This advice-column-style blog for SLPs was authored by Pam Marshalla from 2006 to 2015, the archives of which can be explored here. Use the extensive keywords list found in the right-hand column (on mobile: at the bottom of the page) to browse specific topics, or use the search feature to locate specific words or phrases throughout the entire blog.
Q: Age what age should a child with an isolated Frontal Lisp be seen for therapy?
When to see a child with a frontal lisp is a controversial thing. We CAN help a child like this from the age of two and older. But most SLP’s still hold off until they are older. Most school districts do not let a child like this enter therapy until age 7, 8, or 9 years of age. In a private practice, one can see them at any age, however one usually counsels the parents that the child does not really need therapy until he is 7 years old or so because a frontal lisp is considered “normal” until then.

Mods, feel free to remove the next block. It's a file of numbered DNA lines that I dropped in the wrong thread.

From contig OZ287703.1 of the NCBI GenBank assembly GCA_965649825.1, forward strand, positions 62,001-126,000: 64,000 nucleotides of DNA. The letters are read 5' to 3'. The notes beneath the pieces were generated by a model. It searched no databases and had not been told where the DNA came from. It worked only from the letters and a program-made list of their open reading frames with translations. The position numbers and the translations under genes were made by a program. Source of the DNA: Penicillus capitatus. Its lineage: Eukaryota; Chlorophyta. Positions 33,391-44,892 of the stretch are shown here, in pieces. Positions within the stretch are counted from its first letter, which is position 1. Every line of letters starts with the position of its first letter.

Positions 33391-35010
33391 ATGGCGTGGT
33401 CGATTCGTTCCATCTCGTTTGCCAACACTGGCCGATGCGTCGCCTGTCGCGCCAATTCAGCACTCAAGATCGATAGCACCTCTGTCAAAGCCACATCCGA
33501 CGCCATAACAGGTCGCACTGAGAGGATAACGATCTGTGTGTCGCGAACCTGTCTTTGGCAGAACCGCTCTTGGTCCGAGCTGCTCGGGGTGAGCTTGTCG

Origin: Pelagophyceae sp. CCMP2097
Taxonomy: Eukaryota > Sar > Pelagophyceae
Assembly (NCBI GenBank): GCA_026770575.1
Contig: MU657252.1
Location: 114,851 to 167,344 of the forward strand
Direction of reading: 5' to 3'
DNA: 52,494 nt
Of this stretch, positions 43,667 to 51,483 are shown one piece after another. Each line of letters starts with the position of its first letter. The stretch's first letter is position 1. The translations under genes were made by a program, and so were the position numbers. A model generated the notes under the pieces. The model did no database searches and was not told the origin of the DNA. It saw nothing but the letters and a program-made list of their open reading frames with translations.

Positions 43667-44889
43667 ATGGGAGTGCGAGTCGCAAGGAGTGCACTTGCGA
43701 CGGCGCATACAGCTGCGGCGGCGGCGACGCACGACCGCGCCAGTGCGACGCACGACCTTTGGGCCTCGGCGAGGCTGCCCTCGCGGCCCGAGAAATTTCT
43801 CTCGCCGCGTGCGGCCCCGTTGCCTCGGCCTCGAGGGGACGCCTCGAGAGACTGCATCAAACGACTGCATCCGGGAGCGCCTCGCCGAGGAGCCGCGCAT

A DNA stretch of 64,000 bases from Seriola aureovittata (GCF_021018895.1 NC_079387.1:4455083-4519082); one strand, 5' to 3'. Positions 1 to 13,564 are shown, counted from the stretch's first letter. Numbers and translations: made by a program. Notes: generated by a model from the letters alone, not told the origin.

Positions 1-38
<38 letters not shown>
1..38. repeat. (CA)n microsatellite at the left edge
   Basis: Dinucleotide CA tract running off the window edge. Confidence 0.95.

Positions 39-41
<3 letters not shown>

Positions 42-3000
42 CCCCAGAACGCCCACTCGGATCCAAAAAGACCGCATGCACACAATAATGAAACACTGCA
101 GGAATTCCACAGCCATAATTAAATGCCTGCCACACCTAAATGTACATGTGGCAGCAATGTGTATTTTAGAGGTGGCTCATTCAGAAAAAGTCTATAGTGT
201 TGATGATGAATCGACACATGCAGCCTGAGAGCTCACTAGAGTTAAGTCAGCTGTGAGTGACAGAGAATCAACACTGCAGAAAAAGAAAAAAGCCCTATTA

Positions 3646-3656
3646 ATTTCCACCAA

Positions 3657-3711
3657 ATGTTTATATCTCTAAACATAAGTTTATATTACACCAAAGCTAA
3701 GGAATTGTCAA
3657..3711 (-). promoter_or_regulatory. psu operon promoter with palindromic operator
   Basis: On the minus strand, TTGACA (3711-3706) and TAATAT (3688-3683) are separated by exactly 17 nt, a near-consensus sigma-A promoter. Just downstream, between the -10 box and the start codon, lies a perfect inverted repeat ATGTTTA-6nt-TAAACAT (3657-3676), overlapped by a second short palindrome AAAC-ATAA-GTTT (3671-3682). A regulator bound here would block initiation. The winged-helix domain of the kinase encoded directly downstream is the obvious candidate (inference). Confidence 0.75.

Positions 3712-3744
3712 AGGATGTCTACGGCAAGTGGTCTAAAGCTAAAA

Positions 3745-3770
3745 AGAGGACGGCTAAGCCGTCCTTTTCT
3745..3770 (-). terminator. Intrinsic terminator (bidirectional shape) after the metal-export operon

The old definition of a speech deficit is useful here — A speech problem is a problem if it bothers the speaker or the listener. You have to use your own best judgment about when to start seeing the client. My urge would be to see the child earlier rather than later if he is bright.